Selah is not the world's best napper anyway.  I thought that was pretty normal for most kids, but I am starting to doubt that fact.  Recently I had the privilege of baby-sitting one of Selah's sweet little buddies a couple of times.  His mommy explained that to get him down for his nap, all you do is put him in his crib, turn on a crib toy, walk away, and shut the door.  I've heard of this, but never actually seen it put into practice.  So the first time I kept him, I tucked him in, told him we loved him, and slipped out the door with Selah.  I braced myself for screams, but none were forthcoming.  His family has a video monitor (best baby invention EVER!) and I immediately dashed over to the screen to see what he was doing.  I gawked at the image on the monitor as he picked up his blanket, laid down, and went right to sleep.  "Dat's pretty cool," Selah said.  I think she may have been talking about the screen that allowed us to spy on her little friend so effectively, but I was more impressed by his napping abilities.

Until that moment, I thought children who could put themselves to sleep were mythical creatures, like, you know, unicorns and such.  So it sort of had me rethinking a lot of things.  I know those parenting books say not to nurse your babies to sleep, that you should just nurse them until they were sleepy and then lay then in their crib and let them fall asleep alone.  But I never actually did that.  Do you know how hard it is to keep a nursing baby awake?  At least in the early days...  But I fell into that habit and it was hard to break.  Korban was a HORRIBLE sleeper.  (Thank you, Autism.)  But he is much improved now.  (Thank You, Jesus!)  I didn't wean Selah until a couple of months before her 2nd birthday.  She sleeps quite well at night, but fights the nap.  I read to her, sing, and rock, but it takes a while.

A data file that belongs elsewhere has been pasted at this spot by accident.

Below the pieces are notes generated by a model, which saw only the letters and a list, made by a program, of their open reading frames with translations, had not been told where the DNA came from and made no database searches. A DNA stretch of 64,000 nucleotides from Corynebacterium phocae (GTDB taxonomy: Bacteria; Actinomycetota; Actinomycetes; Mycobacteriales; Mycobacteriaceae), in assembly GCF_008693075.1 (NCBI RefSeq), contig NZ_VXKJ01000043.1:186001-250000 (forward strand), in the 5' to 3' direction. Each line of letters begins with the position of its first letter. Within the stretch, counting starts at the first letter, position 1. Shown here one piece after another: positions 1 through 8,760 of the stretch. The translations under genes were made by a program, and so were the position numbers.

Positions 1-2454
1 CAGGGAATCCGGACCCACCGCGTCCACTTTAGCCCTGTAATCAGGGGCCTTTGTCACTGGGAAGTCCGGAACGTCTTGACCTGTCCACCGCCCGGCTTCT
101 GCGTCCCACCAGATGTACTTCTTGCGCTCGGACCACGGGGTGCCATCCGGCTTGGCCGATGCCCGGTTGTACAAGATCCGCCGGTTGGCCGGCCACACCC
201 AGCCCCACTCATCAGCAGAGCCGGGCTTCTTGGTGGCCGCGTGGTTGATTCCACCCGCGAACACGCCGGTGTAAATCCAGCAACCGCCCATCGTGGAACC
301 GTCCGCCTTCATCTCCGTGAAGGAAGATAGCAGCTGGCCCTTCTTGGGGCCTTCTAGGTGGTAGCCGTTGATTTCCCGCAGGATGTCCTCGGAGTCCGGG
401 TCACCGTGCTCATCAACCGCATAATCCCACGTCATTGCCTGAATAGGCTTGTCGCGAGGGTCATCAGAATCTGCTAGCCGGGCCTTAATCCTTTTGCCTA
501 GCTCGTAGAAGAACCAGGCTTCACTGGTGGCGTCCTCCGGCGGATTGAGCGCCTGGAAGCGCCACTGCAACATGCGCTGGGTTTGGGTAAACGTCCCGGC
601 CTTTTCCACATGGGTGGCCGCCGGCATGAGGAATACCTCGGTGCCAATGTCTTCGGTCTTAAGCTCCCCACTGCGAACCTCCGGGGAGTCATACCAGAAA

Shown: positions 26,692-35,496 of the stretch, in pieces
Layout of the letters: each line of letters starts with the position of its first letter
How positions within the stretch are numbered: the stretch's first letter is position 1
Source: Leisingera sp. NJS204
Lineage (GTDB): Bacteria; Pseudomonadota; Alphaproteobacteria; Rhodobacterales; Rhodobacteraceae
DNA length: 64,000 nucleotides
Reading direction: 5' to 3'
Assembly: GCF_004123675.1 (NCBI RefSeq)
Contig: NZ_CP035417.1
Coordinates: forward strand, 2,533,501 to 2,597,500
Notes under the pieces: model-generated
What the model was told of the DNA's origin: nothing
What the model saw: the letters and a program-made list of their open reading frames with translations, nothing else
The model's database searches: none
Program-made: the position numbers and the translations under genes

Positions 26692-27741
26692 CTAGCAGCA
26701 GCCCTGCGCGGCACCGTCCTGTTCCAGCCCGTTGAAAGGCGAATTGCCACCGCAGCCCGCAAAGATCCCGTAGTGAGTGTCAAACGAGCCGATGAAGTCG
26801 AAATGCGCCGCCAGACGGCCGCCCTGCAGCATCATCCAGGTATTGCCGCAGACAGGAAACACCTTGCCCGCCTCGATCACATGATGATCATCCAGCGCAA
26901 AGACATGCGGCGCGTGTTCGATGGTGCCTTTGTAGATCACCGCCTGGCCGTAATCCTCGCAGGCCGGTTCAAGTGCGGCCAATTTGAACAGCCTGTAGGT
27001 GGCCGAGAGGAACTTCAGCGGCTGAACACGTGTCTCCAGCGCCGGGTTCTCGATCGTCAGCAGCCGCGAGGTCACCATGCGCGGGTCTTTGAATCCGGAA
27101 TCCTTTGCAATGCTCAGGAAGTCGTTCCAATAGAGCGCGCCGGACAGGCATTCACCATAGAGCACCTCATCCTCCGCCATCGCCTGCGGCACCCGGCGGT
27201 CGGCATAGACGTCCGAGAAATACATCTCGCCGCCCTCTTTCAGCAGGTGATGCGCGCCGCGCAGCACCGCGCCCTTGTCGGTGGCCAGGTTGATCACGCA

I would actually be willing to try letting her cry it out in her crib--since apparently that method works really well for some kids and they don't even cry!--but we took her crib down to a toddler bed months ago because she's such a proficient little climber.  So I'm not too sure how to approach that.  At any rate, I think her friend may have rubbed off on her a little, because we were actually approaching something resembling a decent nap schedule.  And then Christmas break happened.  So after an hour and a half of fighting the nap today, I gave up.  I was hoping that she wouldn't be too cranky this afternoon and would go to bed early tonight.